I solved the problem of existence when I was 38. In itself this isn’t a big deal. Plenty of other people have solved it, too. What’s tricky is communicating it to others. That’s no easy feat. Plato shares it, but Aristotle doesn’t. Spinoza delivers the goods, but Kant flounders. Cervantes nails it, but Chaucer blows chunks. Sorry, he does. Proust gets it and gives it, but Joyce, that drunken Irish pirate, only amasses details and complexity. Among American novelists, M. Robinson (Gilead) and C. McCarthy (The Crossing, No Country for Old Men, and The Road), as different as their subject matter and narrative techniques are, both solve the problem of existence, while Roth, DeLillo, Pynchon, and a host of other splendid writers do not.** Of course I reserve the right to change my mind about Roth because American Pastoral strikes a profoundly revelatory note. Wait, yes, I just changed my mind. Roth is in the mix. Which is apropos, because his mentor S. Bellow follows in the footsteps of Plato, Spinoza, Cervantes, Proust, and other great unriddlers of life.
wherein bellow is compared to spinoza but not joyce
In Herzog, Bellow presents a picture of Moses Herzog. Moses is a sick man, unhinged, not physically but mentally, emotionally. He writes long beautifully barbed letters dipped in the poison of anger and regret. He writes to the living and the dead, to old lovers, scholars, and politicians, and to Nietzsche and Heidegger, among others. Moses is addicted to ideas, “sick with abstractions.” “Curse Hegel!” his now ex-wife screams at him in a rage. Gradually Moses realizes that his pursuit of a “grand synthesis” has separated him from reality, from fact and value. He frees himself from “the cheap mental stimulants of Alienation, the cant and rant of pipsqueaks about Inauthenticity and Forlornness” and solves the problem of existence.
The solution is simple and sweet. It really is. I’m tempted by silence because I’m no Plato or Spinoza; I’m no Proust or C. McCarthy; I’m no Bellow. At the risk of clicking like a porpoise, excitedly yet unintelligibly, I give you The Answer, in outline form only, mere signposts. You’ll have to chase down a philosopher or an artist—or read Herzog. Here goes. Break the identification of the “I” with the ego, as Moses does when he realizes his scholarly concerns are infected by ambition and vengeance. Feel the pain of others, or witness several painful courtroom scenes, just like Moses right before his awakening. Devote yourself to something bigger and more important than yourself. In Moses’ case, he renews his attachment to his children, to his family and friends. Delight in the word despite its impermanence: “Life is life only when it is understood clearly as dying,” or, “Ruin comes to beauty, inevitably.” Love your monkey. Literally. Moses’ good friend Asphalter is devastated by the death of his pet monkey. Not a fan of hirsute primates? Then weed your garden, instead; tend your tomatoes and cantaloupes, or like Moses, paint a piano for your daughter. Actively participate in life; attend to the simple things that make it go. At the end of the novel, after parting the sea of illusion from reality, Moses turns the pump switch on, connects the range, and turns the refrigerator on. He chills a bottle of wine, makes dinner, and chats and laughs with Ramona. Then he cleans up and listens to the hermit thrushes and blackbirds.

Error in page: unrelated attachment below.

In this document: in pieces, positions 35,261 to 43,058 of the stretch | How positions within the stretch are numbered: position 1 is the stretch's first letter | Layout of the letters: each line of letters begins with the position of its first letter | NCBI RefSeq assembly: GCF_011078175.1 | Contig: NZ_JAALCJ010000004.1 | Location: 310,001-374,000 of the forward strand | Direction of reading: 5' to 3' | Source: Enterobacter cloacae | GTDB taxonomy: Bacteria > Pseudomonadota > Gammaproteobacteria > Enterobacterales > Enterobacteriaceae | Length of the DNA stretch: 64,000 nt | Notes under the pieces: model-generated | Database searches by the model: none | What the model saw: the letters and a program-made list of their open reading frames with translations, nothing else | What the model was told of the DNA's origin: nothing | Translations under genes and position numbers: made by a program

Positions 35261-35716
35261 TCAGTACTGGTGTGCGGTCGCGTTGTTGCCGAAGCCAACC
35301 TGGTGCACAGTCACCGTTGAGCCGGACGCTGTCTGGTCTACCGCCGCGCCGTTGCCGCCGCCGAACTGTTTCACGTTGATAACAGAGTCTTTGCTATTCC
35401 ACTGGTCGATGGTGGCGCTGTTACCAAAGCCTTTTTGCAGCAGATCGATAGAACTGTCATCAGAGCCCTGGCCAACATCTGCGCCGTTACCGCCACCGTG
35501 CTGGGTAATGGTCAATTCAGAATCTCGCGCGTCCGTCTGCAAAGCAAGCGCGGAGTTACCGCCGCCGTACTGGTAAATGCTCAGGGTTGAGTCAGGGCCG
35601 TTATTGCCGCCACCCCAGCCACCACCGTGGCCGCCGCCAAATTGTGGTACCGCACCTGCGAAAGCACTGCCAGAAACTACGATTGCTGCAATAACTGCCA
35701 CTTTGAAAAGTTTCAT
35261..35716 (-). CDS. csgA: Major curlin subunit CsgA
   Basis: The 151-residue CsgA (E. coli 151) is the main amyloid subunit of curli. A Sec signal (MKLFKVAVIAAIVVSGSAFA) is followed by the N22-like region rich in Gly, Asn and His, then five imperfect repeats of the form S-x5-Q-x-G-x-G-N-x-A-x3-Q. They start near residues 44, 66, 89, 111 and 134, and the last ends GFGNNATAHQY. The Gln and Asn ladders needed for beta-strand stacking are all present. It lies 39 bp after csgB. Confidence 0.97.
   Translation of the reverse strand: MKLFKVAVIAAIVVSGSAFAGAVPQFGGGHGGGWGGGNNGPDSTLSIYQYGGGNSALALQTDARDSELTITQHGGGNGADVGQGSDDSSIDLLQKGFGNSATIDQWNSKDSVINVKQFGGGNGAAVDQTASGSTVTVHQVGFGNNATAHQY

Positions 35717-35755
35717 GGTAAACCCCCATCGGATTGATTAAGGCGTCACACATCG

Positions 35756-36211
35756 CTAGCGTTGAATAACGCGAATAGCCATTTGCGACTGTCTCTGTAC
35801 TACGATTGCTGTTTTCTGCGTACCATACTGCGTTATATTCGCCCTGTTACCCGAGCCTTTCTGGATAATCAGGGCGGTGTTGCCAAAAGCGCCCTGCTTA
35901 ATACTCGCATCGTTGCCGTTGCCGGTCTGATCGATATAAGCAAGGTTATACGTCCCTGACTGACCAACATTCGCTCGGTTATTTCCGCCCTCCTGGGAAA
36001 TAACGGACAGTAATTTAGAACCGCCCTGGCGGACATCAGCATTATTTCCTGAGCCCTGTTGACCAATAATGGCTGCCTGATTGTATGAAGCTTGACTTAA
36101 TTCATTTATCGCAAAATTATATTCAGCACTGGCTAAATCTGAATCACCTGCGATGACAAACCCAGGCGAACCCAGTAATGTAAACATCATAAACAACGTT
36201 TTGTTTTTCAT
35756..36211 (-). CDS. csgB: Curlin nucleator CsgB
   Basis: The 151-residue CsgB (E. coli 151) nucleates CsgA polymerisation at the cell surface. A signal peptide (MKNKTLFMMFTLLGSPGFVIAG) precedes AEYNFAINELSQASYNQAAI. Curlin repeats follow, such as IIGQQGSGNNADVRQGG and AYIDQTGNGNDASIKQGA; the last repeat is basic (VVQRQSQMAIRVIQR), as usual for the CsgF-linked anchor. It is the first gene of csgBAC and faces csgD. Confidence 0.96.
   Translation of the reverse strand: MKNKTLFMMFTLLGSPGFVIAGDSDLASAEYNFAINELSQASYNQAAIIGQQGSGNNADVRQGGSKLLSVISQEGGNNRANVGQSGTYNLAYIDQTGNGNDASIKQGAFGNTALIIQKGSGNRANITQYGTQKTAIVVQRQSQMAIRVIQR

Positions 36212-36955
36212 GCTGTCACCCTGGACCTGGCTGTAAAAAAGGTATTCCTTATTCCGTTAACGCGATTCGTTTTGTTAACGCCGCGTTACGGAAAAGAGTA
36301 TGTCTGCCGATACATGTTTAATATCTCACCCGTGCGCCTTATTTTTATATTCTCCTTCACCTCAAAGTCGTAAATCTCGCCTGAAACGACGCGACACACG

Like I said, simple.
**Wharton, for one. A first-rate writer. She puts most novelists to shame. But she’s no where near solving the riddle of life, focusing as she does on all the ways one’s pursuit of love, freedom, and happiness can go sideways.